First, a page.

The movie industry in 2017 saw its worst box-office performance in over a decade. North American receipts were down over 14 percent since last summer. Films with big budgets fizzled and audiences yawned at sequels.
One title this summer bucked the downward trend, however. Wonder Woman grossed over $410 million domestically. (And it’s easily the best movie I’ve seen this year.) The film’s executive producer, Steven Mnuchin, apparently knows how to back a winner. He’s also produced such blockbusters as Mad Max: Fury Road, and The LEGO Batman Movie.
President Trump and Congress need a hit right now, too.
The task of delivering to the American people the tax package the country needs to return to at least 3 percent economic growth will be tested in Mnuchin’s latest role as secretary of the treasury, where he’ll be producing, directing, and starring in the effort of attempting to pass the first major tax reform package since the Reagan administration, and all without the help of Gal Gadot.
While he won’t have a Hollywood star to shepherd a bill to passage, Secretary Mnuchin will have the president and at least one telegenic leader in Congress, Paul Ryan, to help make the case. And while his acting résumé is thin, Secretary Mnuchin himself will have to deliver an Oscar-worthy performance to personally sell the tax package to Capitol Hill and to a skeptical American public looking for bipartisan solutions.
For tax reform to be a winner, it has to stay simple and go big in just two areas.
First, reduce the corporate tax rate to 15 percent, which would take us from the world’s highest corporate tax rack rate to one of the lowest. This will have a tangible, positive effect on workers’ wages, who currently shoulder much of their employer’s tax burden. A National Tax Journal study finds that every $1 increase in corporate tax revenue results in a $.60 reduction in employee wages. It’s time to put more money back into workers’ pockets and stop taxing their productivity.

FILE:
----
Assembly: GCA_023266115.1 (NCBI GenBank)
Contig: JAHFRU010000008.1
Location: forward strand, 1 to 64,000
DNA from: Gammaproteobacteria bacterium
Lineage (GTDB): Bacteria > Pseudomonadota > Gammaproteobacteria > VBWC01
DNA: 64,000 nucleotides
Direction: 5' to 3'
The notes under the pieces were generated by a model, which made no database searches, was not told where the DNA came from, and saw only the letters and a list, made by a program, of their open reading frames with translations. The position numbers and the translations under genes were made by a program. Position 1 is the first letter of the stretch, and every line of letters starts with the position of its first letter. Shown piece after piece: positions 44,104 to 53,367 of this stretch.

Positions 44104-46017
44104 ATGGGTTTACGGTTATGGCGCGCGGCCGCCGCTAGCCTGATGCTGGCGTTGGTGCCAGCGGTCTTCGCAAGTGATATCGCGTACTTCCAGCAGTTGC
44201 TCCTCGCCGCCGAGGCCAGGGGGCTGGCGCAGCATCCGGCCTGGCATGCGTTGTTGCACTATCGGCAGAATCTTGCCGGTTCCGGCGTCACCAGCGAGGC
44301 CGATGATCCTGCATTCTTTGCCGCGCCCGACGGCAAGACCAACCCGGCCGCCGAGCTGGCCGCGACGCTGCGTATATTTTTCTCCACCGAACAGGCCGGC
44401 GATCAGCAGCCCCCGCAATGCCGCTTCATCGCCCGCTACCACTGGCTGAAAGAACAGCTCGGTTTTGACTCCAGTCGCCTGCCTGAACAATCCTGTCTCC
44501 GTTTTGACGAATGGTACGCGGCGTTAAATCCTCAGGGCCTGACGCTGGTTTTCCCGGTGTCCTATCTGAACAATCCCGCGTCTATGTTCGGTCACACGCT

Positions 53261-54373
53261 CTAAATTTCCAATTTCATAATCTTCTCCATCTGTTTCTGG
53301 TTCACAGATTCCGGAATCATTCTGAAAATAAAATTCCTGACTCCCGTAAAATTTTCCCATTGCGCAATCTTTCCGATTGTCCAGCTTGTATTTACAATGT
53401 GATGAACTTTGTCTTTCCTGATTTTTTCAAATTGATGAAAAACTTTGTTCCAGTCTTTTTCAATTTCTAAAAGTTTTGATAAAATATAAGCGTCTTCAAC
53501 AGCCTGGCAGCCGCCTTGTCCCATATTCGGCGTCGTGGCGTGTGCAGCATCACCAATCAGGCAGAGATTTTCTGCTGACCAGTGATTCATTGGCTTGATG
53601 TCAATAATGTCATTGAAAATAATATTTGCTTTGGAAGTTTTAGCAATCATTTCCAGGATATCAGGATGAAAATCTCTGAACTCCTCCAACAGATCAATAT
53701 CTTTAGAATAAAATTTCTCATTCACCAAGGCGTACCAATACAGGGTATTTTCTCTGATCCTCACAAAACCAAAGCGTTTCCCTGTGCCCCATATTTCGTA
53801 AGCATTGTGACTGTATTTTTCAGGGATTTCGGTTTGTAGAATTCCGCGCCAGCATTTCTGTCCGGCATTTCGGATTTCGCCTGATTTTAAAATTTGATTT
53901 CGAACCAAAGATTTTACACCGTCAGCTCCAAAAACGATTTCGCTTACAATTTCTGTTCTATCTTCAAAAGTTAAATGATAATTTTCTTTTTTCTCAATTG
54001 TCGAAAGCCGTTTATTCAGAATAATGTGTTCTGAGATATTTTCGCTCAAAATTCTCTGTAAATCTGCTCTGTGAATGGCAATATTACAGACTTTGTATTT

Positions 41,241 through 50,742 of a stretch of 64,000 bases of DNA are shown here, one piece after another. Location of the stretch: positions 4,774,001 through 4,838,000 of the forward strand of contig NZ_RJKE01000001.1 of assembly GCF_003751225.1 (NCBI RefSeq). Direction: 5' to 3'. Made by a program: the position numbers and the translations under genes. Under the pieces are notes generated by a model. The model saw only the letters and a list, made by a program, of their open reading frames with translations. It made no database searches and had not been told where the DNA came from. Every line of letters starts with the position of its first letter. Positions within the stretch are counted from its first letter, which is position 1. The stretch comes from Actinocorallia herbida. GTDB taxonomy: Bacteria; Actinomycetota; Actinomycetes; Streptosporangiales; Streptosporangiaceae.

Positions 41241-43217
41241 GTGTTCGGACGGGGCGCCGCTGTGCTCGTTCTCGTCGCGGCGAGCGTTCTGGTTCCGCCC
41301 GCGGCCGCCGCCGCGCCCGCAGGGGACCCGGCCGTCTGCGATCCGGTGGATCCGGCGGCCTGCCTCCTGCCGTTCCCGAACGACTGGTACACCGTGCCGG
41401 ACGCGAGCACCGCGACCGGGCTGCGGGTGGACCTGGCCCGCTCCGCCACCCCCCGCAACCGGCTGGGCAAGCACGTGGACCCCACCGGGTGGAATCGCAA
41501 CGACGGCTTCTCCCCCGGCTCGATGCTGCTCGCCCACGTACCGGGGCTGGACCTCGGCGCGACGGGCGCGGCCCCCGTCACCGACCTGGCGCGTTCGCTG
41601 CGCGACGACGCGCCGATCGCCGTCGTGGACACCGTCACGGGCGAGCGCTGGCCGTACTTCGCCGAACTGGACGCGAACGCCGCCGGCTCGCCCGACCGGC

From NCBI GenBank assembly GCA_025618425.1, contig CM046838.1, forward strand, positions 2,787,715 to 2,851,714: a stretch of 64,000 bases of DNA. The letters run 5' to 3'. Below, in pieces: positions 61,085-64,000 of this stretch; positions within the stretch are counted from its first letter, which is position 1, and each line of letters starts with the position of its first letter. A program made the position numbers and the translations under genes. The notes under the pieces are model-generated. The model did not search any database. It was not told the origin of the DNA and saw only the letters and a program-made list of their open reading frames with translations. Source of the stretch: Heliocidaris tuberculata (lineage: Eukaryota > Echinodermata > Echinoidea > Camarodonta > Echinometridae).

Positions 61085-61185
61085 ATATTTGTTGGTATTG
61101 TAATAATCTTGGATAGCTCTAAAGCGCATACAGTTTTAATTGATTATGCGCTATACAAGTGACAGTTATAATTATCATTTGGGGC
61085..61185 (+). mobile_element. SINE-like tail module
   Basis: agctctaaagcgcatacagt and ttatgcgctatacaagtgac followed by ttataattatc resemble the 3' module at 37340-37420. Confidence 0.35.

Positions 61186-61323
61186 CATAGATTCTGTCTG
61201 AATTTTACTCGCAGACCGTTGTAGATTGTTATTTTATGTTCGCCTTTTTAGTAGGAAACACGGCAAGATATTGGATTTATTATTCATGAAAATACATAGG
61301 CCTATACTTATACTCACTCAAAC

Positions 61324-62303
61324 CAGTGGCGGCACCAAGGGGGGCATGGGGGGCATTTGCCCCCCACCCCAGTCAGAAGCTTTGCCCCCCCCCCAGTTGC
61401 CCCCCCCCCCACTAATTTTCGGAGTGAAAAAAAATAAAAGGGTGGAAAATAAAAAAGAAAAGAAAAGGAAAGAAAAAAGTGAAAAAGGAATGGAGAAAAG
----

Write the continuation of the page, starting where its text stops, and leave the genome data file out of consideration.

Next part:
Second, provide a very low rate to repatriate the estimated $2.5 trillion US companies have parked overseas, while accounting for future earnings by adopting a territorial tax system that is the norm among our international competitors.
The Bernie Sanderses of the world cry that corporate taxes as a percentage of government revenues have shrunk to around 9 percent. But that’s not because job creators’ taxes are too low, but because they’re so high that companies have gone looking for more welcoming shores. Let’s put that capital back to work in the US economy.
Both of these flaws in the US tax code are terribly harmful to the domestic economy. They stall job creation and they push corporate headquarters, manufacturing, and other jobs abroad. If these elements of our tax code were a movie, it would be called Dumb and Dumber.
If the momentum for reform really picks up, Mnuchin and company can take a stab at simplifying and modernizing a tax code that has become overly complicated and larded with so many credits, exemptions and deductions that even the best CPAs are left befuddled. But unless the corporate tax rate is reduced and the issue of US dollars parked overseas is addressed, any other reforms would be nibbling at the edges.
Dramatically reducing the corporate tax rate and bringing trillions in investment back to the US are the big, bold moves the US must make if it’s going to compete with countries like Ireland, Canada and the United Kingdom that have modernized their corporate tax codes in the over 30 years since the last big US reform.
The supporting cast members joining the call for tax reform this year are united in their belief that a reform package is long overdue and absolutely necessary. Heavy hitters like the US Chamber of Commerce, the National Association of Manufacturers, and the Business Roundtable are all reading off the same script on what a reimagined tax code ought to look like.
The Business Roundtable’s chairman, JPMorgan Chase CEO Jamie Dimon, has proven to be an especially good spokesman for reform, arguing in an op-ed last month that “Reforming the tax code is the single most important thing that Congress could do to jump-start our economy, create jobs, and raise wages for American workers. Our current code is uncompetitive, overly complex and loaded with special interest provisions that unfairly create winners and losers.”
If Secretary Mnuchin and the gang get this deal done, they’ll have the feel-good hit of the year on their hands.